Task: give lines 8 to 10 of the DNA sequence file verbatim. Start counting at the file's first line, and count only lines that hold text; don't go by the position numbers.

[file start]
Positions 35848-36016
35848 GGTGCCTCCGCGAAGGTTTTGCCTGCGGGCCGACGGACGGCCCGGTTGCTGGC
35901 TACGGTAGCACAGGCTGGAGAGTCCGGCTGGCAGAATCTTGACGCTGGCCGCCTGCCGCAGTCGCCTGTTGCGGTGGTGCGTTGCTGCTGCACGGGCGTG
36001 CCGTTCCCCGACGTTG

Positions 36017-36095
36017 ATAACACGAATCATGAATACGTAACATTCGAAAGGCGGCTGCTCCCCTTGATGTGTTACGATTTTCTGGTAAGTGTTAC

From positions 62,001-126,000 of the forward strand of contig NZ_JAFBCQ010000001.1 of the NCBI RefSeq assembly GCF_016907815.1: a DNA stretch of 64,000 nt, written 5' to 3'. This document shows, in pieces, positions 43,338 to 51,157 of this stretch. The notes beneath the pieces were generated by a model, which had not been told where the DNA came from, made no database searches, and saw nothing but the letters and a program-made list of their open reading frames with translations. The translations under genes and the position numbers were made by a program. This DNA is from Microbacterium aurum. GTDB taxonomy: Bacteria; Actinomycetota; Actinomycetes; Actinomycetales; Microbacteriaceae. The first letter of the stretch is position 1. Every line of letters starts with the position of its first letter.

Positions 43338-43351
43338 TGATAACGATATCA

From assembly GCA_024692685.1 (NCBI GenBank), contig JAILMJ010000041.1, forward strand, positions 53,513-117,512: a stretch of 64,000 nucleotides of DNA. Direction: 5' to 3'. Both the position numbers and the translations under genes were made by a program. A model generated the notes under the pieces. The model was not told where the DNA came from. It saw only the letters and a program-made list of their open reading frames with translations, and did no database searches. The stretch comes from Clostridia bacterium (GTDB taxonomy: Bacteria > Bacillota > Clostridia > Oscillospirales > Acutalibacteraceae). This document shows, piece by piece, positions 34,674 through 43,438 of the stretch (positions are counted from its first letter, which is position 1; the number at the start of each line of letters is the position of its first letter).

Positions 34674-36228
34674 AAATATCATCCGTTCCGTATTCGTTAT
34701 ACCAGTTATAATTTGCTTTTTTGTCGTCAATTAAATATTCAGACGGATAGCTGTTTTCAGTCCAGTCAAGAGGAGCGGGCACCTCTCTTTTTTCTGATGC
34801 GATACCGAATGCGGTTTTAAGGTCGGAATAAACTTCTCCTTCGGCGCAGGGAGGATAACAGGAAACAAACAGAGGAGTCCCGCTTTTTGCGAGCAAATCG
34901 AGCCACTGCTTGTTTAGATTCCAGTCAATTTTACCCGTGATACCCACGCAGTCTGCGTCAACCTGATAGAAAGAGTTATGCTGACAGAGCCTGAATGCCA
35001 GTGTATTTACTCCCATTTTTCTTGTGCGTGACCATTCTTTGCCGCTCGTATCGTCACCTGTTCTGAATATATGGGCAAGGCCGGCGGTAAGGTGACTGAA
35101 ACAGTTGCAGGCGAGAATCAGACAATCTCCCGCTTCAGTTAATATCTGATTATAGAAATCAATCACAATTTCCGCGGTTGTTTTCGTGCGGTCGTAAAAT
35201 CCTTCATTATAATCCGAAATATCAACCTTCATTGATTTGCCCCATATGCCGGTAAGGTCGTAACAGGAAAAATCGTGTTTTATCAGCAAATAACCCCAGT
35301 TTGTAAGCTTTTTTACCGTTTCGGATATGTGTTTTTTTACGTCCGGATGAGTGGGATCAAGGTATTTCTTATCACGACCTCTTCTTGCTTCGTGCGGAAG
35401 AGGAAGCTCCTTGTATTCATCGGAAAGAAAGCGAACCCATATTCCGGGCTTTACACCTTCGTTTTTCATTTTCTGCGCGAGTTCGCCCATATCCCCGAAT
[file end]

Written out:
Positions 43338-43351
43338 TGATAACGATATCA

From assembly GCA_024692685.1 (NCBI GenBank), contig JAILMJ010000041.1, forward strand, positions 53,513-117,512: a stretch of 64,000 nucleotides of DNA. Direction: 5' to 3'. Both the position numbers and the translations under genes were made by a program. A model generated the notes under the pieces. The model was not told where the DNA came from. It saw only the letters and a program-made list of their open reading frames with translations, and did no database searches. The stretch comes from Clostridia bacterium (GTDB taxonomy: Bacteria > Bacillota > Clostridia > Oscillospirales > Acutalibacteraceae). This document shows, piece by piece, positions 34,674 through 43,438 of the stretch (positions are counted from its first letter, which is position 1; the number at the start of each line of letters is the position of its first letter).